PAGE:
The recent history of Iraq is marked most outstandingly, by tragedy. War, invasion, occupation and inner conflict have displaced thousands of people and cost countless lives. But in addition to the horrific effects on personal fates and social structures, the recent history of violence also left it’s marks on the milleniums-old cultural heritage of the country.
The Baghdad based Ruya foundation has declared it’s aim to „promote culture in Iraq at a time when priorities are focused elsewhere“. Ruya was founded in 2012 by author and historian Tamara Chalabi, advocate Reem Shather-Kubba and investment manager Shwan Ibrahim Taha and is a non-profit NGO focused on contemporary culture. They promote and support young Iraqi artists, who often have very limited access to the international art scene, providing funds and exhibitions.
In December 2014 Ruya launched a campaign to provide drawing materials to adult men and women in refugee camps. Ruya visited Camp Shariya, Camp Baharka and Mar Elia Camp and over five days the Foundation collected 546 submissions, including drawings, poetry and prose, all of which were on display this year on the Venice Biennial at the Iraqi pavillion.
The Ruya foundation is now setting up a permanent art space in Camp Shariya in northern Iraq, which will facilitate adult refugees engaging in art through a program of talks, classes, and workshops led by a range of local and international artists including Alÿs, whose work has dealt with spatial justice and land-based poetics.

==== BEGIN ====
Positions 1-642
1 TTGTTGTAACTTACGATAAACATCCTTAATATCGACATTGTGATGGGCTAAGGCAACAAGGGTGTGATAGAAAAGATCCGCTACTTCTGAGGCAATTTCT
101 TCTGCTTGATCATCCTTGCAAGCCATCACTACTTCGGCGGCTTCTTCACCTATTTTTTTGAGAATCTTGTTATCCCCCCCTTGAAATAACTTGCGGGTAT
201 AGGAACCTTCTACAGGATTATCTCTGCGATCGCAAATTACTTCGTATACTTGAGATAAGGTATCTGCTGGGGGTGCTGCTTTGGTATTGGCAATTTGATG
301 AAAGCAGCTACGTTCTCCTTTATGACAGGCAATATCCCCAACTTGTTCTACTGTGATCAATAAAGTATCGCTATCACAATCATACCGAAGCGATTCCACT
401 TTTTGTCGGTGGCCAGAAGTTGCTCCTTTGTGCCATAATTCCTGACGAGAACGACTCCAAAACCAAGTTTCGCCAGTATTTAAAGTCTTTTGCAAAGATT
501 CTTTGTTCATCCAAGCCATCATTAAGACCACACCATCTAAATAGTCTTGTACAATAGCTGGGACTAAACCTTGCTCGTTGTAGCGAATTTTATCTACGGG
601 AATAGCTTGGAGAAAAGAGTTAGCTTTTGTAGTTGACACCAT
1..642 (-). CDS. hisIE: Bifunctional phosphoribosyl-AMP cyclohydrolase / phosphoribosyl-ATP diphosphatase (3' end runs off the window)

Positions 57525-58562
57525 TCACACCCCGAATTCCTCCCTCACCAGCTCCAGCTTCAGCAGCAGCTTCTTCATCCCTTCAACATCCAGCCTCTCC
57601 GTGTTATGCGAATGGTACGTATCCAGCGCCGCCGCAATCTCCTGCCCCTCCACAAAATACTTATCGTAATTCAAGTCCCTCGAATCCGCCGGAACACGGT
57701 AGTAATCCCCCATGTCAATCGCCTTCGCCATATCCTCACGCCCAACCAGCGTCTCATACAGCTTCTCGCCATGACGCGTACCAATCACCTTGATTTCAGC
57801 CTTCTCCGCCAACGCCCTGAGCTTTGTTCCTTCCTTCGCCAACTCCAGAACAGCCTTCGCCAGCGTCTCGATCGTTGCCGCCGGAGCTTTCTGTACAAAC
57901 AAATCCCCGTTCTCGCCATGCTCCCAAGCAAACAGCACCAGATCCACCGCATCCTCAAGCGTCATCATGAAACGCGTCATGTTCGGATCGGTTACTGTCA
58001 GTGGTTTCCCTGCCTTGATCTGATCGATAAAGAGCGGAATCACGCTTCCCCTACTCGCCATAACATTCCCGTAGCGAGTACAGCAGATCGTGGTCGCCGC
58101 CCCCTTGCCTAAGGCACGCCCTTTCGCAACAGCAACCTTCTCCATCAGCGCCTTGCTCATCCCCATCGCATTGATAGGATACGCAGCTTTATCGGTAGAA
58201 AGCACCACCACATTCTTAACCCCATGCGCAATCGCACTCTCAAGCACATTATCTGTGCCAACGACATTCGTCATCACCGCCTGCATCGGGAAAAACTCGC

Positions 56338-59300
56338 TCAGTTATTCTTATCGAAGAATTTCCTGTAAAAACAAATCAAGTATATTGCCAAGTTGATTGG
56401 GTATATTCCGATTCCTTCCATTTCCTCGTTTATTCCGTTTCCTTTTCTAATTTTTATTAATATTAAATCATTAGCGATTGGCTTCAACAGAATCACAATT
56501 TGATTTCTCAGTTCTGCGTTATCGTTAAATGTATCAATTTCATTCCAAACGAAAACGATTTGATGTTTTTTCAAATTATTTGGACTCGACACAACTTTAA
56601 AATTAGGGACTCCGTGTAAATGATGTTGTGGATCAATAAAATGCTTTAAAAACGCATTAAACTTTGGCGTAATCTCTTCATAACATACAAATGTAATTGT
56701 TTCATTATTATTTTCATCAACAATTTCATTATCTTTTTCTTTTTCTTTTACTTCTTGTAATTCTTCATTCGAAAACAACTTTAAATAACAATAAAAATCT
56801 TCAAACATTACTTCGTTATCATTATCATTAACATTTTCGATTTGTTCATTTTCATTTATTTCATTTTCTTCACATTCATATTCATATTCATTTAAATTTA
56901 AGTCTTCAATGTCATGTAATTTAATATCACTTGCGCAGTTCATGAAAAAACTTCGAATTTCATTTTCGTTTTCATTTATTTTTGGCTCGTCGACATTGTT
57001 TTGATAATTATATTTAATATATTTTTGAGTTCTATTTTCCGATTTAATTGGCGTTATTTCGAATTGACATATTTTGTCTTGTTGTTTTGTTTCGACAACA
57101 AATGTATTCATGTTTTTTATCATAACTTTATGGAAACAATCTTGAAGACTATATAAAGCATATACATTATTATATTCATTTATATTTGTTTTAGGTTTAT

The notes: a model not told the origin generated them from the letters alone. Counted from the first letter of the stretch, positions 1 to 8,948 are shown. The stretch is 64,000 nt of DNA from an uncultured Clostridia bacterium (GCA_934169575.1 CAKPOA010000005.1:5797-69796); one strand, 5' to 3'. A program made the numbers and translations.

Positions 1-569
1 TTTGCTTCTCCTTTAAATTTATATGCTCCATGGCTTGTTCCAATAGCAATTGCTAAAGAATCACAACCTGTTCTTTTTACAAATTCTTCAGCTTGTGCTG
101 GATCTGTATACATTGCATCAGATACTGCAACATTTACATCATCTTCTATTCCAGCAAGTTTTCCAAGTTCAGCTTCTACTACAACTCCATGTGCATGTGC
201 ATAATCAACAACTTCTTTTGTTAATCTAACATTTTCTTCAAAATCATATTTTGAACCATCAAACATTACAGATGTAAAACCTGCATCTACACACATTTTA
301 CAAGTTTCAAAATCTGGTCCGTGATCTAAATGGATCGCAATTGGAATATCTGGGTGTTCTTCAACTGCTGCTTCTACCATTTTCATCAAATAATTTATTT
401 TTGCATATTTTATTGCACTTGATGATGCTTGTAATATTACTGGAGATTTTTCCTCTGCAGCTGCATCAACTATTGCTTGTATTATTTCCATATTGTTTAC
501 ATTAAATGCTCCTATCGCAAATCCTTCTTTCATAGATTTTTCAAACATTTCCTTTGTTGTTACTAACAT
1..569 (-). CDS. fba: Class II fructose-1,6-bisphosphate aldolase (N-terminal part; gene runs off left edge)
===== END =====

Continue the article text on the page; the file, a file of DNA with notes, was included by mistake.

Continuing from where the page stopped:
The artist Francis Alÿs will stage 2016 workshops at the refugee camp as part of the project Creativity for Survival: Art Workshops in Refugee Camps in Iraq. The foundation is setting up a permanent art space in Camp Shariya in northern Iraq, which will facilitate adult refugees engaging in art through a program of talks, classes, and workshops led by a range of local and international artists including Alÿs, whose work has dealt with spatial justice and land-based poetics.
The idea behind the program is to provide art therapy for those in the camp to assist them in emotionally dealing with their situation, and potentially draw attention to the plight of those in the camp with artistic talent.
Already in 2011 Alÿs did a performance and a movie project in Kabul, Afghanistan in the frame of documenta and with the support of the Goethe-Institut. The action took place along the bare cityscape of Kabul. The cameras follow a reel of film as it unrolls through the old part of town—pushed by two children, uphill and downhill, like a hoop, inspiring an improvised narrative. It’s an example of “doing/undoing,” Alÿs says. And that interplay became the axiom of the film.
Reel – Unreel by Francis Alÿs, Kabul 2011
A number of images have been selected by Ai Weiwei for a major publication, Traces of Survival: Drawings by Refugees in Iraq selected by Ai Weiwei, that was published to coincide with the Iraq Pavilion at the 56th Venice Biennale.
All pieces have been printed in the publication “Traces of Survival -Drawings of Refugees in Iraq selected by Ai Weiwei“ and can be purchased online via it’s publisher Mercatorfonds Belgium.